Two new initiatives are giving general practice a helping hand in WA. The first, a combined website by The General Practice Stakeholder Group (GPS), will provide junior doctors and medical students with relevant information about how to become a general practitioner in WA, without having to double-dip into various political groups. Another is a combined front for students visiting the WA Student Medical Careers Expo (there were 180 last time), using a combined booth ‘General Practice Western Australia’ so students have a single point of entry to finding out about a career in general practice. GPS is made up of ACRRM, RACGP, AMA (WA), WAGPET, Rural Health West, WA Country Health Service, and the WA General Practice Network.
It sounds good but…
The RACGP thinks new regulations for collaborative care outlined in the Health Insurance Amendment Regulations 2010 will iron out some potential problems around collaborative care arrangements between medical practitioners, nurse practitioners and midwives. The regulations mandate that if the patient’s usual GP is not the named medical practitioner in the collaborative care arrangement, with patient consent, the nurse practitioner or midwife must give the patient’s usual GP a record of the services provided. When Medical Forum surveyed specialists about patients who shopped to get a referral from an non-usual (or is it unusual?) GP, most specialists said the patients did not want this disclosed to their usual GP out of embarrassment and suchlike. Patients will simply not name their usual GP when they sus what is happening with the nurses, as they do with specialists.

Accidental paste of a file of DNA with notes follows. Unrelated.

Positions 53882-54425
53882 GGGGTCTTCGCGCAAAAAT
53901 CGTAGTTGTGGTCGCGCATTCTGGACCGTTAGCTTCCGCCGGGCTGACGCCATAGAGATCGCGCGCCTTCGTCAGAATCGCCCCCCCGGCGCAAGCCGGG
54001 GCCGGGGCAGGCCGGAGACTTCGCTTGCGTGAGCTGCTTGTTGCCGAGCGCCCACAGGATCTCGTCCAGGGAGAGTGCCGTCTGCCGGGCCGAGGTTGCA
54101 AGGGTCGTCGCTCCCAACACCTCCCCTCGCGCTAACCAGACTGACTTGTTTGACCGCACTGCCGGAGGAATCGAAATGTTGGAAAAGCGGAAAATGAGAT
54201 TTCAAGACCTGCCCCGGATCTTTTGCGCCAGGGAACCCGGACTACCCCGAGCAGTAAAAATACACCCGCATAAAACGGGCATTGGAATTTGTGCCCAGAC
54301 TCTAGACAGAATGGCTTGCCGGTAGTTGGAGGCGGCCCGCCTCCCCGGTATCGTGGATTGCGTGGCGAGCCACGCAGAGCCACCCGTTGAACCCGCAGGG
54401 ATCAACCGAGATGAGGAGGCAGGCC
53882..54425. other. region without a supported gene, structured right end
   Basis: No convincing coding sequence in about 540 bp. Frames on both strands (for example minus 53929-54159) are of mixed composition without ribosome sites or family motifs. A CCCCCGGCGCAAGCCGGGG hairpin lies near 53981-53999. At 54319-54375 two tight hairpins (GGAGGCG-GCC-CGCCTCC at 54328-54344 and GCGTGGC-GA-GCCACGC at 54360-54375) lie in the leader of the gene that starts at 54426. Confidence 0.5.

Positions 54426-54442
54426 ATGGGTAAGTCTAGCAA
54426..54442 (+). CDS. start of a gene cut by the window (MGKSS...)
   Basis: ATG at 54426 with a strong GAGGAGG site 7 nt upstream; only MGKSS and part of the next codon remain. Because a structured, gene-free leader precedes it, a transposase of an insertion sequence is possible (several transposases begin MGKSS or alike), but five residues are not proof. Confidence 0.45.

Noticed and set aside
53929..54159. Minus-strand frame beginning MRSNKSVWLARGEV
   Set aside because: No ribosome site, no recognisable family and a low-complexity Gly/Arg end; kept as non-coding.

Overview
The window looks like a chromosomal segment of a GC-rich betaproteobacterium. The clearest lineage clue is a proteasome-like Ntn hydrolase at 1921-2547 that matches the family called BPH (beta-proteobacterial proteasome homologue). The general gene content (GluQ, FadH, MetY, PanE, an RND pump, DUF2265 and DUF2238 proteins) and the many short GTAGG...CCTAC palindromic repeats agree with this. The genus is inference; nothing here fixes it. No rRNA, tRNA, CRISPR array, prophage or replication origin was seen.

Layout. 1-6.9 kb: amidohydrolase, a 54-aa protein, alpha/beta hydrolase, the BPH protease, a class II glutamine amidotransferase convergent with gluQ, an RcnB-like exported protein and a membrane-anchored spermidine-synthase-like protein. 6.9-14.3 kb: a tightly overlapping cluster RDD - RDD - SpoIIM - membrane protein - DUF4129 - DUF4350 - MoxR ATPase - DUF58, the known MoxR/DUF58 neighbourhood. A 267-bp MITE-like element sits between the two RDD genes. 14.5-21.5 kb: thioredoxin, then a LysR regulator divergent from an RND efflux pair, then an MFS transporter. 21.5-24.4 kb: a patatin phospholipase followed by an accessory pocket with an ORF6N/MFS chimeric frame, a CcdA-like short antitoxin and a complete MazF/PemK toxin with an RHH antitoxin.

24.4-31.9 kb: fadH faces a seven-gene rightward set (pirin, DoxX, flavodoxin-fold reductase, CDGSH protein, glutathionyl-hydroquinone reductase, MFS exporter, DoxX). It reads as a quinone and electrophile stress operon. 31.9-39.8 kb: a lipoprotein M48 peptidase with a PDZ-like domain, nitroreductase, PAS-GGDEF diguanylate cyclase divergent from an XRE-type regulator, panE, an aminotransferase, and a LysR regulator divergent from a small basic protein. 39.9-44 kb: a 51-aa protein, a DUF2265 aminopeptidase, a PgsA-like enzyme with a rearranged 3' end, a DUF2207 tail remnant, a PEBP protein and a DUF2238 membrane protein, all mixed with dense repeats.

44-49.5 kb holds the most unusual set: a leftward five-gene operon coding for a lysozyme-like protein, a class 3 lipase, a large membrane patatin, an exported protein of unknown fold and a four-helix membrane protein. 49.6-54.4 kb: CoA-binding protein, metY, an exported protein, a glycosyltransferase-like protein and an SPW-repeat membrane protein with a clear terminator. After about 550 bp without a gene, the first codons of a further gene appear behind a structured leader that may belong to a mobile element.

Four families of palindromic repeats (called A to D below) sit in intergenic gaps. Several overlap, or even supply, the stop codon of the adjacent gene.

Joining hands, divesting brands
Amalgamations continue in the Pharmaceutical industry. This time, the ACCC has given the go ahead for Novartis AG to swallow up Alcon Laboratories Inc but Novartis must divest some products. In Australia, Novartis and Alcon compete in a number of pharmaceutical product markets relating to eye care (injectable miotics, contact lens preparations, artificial tears, anti-glaucoma drugs, and allergy treatments). The ACCC said the proposed acquisition would remove the only competitor to Novartis in Australia for injectable miotics – so Novartis has undertaken to these assets to Bausch & Lomb.
Pharmacists on notice
The ACCC has granted conditional authorisation for three years to the second edition of the Generic Medicines Industry Association’s (GMiA) Code of Practice, virtually stepping aside by providing three-year interim authorisation for the new Code, so it could consider more substantive applications and allow the GMiA Complaints Committee to convene to consider a recently lodged complaint against a member company under the Code. Two important ACCC conditions have been imposed on the self-regulation Code for the supply of generic medicines - extend the public reporting requirements in the Code to pharmacists (not just doctors), and include the nature and value of gifts and other non-price incentives. ‘Buy one, get one free’ type loyalty programs are well known in the pharmacy industry. See the Authorisations register at www.accc.gov.au/AuthorisationsRegister.
Yeh, right, and?
Melbourne Institute has released its 2008 findings on doctor earnings, titled What Factors Influence the Earnings of GPs and Medical Specialists in Australia? Female GPs earn 25% less than their male counterparts (worse than the national all-worker gender income gap of 20.7%), the shortage of doctors in country areas persists despite 11% higher earnings, and GPs earn 32% less than medical specialists (possibly exacerbating the GP shortage). 10,498 doctors took part.